economics politics

What would you cut?

It’s judgement day today for Britain’s government budgets, as chancellor George Osborne announces the results of his comprehensive spending review this afternoon. The whole country, or at least the media and the public sector, is pretty much braced for the worst.

I’ve already said I don’t believe this level of cuts is at all necessary, and that it’s a big gamble, since government spending single-handedly got us out of the recession earlier this year.  It’s also partisan, since the places least affected by the cuts are all Conservative constituencies.

There are a host of massive misconceptions skewing the debate as well. Those favouring the cuts say we’re in danger of ending up like Greece and that Labour led the country to the verge of bankruptcy, which is untrue – we still had a triple A credit rating at the worst of the recession. Labour did spend rather foolishly in the boom times, but our debt situation is better than the US and they’re not talking about cuts yet.

We’ve also convinced ourselves that the public sector has grown out of all proportion, when it’s actually the same size it’s been for 60 years , as this little chart shows.

But its too late for all that. The cuts were no secret in the general elections and we made our choice, so I guess we need to live with it. And while we can still joke about it for a couple of hours, check out this nifty visual summary of government spending on the Guardian website. You can make your own savings and see how you’d fix the deficit. The ministries of defence and transport were the big losers in my version.



  1. There are a lot of misconceptions, indeed. To me the main culprit also seems to be interest, as it draws away money from public access as well as the economy at large. Welfare pay outs are almost entirely spent and re-enter the economic circuit, and education is a mandatory investment into the future within the European Union which entirely depends upon the brilliance of its minds.

    I am also wondering if the numbers are correct. Does “government spending” refer to total public spending? Other sources paint a different picture – all Western EU states are far above 40%, for the UK see: And the picture is painfully simplified as well. Let’s say the public health system would be entirely privatized (hey why not privatize governments altogether and let corporate councils operate our nations?): the government would be spared the health costs, but also the income from the health system. All in all it is not usually appreciated that we are talking about a complex dynamic system here. The decision makers look at individual aspects of a grand scheme of issues. And then they decide. Or rather they “make up” a decision based upon always incomplete views of reality. Hence decision maker.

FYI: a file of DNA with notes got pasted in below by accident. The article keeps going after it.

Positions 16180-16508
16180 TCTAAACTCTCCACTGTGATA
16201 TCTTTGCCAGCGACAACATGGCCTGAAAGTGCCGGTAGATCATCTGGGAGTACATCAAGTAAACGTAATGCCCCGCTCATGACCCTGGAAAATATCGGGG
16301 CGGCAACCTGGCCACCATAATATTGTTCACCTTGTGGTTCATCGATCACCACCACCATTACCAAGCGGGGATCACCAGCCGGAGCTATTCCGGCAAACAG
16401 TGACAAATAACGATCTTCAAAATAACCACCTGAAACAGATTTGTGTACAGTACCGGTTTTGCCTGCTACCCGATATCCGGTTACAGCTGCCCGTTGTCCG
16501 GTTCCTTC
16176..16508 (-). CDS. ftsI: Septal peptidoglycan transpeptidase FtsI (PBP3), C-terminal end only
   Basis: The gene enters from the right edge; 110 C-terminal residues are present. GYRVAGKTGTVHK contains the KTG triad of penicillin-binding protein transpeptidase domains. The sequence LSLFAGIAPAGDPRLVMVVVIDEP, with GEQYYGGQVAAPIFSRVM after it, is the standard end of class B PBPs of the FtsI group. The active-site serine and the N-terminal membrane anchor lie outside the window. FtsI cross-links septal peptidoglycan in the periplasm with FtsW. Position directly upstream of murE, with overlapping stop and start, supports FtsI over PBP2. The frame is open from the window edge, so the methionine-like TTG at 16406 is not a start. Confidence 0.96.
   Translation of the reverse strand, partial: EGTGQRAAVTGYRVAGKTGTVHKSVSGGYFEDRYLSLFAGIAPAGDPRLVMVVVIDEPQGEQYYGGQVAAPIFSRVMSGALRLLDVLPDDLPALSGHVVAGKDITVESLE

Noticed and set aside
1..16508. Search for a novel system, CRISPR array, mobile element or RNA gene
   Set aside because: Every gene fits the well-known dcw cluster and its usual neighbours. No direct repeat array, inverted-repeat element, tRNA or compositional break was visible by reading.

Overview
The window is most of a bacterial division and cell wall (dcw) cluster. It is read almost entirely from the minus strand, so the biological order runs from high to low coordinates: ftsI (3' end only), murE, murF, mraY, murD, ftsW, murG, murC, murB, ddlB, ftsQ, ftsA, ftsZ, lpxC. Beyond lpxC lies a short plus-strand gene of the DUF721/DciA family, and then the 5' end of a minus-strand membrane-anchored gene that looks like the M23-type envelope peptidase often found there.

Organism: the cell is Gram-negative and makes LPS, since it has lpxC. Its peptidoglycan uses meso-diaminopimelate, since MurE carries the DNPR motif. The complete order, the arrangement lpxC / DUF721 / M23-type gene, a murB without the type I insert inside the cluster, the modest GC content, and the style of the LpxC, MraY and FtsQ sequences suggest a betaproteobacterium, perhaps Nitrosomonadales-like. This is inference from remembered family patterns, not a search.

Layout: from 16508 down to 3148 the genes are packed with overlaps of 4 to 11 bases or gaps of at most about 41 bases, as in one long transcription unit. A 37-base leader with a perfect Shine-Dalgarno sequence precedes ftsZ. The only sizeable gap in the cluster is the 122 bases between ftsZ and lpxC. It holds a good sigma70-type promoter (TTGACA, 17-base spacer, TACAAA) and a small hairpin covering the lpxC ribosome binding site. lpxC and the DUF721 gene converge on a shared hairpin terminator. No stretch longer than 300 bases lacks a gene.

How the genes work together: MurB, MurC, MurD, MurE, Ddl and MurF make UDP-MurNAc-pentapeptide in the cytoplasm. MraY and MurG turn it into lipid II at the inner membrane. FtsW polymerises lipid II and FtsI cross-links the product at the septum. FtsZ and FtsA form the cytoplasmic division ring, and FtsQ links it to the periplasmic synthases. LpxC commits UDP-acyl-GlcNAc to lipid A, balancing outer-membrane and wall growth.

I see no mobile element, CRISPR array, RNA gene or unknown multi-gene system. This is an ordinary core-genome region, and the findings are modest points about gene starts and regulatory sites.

What makes me wonder is why we don’t have state banks that hand out credits to citizens. The interest then would at least benefit the community instead of useless private corporations that basically do nothing at all. The state would not have any financial problems then. It is kind of shady how this entire system came about.

    1. Yes, the figures on the chart there are just the expenditure figures from Ann Pettifor’s research, add all economic activity together it’s around 40%.

      The rate at the moment spending is running high, that’s a reality of economic cycles. The last time spending was this high was under Thatcher, during the 1970s oil crisis.

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